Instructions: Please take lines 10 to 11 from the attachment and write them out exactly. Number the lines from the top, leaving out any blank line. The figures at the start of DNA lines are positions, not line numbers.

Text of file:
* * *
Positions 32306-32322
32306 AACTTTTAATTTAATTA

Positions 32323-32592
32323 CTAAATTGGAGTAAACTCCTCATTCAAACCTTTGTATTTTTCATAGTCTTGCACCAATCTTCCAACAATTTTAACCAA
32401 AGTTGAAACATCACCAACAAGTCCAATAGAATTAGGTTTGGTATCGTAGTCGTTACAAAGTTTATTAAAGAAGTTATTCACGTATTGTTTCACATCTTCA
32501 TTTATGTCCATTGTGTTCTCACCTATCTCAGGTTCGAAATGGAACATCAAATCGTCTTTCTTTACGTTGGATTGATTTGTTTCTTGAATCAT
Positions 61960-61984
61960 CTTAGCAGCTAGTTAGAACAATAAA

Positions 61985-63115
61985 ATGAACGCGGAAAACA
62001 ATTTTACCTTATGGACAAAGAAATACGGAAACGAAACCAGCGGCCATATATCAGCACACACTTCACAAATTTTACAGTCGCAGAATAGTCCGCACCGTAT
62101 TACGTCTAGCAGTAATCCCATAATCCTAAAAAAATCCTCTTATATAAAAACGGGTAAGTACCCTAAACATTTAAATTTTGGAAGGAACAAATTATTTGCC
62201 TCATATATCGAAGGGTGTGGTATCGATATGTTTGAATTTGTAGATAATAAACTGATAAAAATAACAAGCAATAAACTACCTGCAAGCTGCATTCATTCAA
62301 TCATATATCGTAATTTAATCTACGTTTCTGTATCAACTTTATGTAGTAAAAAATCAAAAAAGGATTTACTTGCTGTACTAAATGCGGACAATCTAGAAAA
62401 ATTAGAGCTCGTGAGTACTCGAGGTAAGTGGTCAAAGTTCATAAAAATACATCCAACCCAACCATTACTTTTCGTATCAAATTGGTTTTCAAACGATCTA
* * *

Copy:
61985 ATGAACGCGGAAAACA
62001 ATTTTACCTTATGGACAAAGAAATACGGAAACGAAACCAGCGGCCATATATCAGCACACACTTCACAAATTTTACAGTCGCAGAATAGTCCGCACCGTAT